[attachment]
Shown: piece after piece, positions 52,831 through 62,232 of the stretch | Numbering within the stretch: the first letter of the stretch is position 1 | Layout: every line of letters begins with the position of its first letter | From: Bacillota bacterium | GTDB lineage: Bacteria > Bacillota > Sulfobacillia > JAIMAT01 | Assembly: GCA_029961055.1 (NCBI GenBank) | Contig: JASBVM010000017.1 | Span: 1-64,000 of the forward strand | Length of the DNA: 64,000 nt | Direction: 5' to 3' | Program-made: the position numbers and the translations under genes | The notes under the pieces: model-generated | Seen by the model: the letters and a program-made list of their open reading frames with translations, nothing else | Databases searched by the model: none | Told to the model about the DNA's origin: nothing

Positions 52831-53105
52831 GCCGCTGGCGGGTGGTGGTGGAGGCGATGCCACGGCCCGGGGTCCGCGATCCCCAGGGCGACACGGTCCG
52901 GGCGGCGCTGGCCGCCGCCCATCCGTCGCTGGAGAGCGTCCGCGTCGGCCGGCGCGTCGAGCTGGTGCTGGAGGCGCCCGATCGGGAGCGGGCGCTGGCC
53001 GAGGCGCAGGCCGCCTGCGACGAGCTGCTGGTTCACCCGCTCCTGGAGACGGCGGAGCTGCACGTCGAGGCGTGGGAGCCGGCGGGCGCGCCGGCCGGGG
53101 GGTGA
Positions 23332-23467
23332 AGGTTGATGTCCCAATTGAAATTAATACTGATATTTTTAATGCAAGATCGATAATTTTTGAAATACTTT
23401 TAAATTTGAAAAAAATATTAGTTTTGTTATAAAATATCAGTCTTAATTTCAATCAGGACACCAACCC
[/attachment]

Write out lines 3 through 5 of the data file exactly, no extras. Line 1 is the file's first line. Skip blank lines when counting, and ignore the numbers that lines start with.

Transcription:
52831 GCCGCTGGCGGGTGGTGGTGGAGGCGATGCCACGGCCCGGGGTCCGCGATCCCCAGGGCGACACGGTCCG
52901 GGCGGCGCTGGCCGCCGCCCATCCGTCGCTGGAGAGCGTCCGCGTCGGCCGGCGCGTCGAGCTGGTGCTGGAGGCGCCCGATCGGGAGCGGGCGCTGGCC
53001 GAGGCGCAGGCCGCCTGCGACGAGCTGCTGGTTCACCCGCTCCTGGAGACGGCGGAGCTGCACGTCGAGGCGTGGGAGCCGGCGGGCGCGCCGGCCGGGG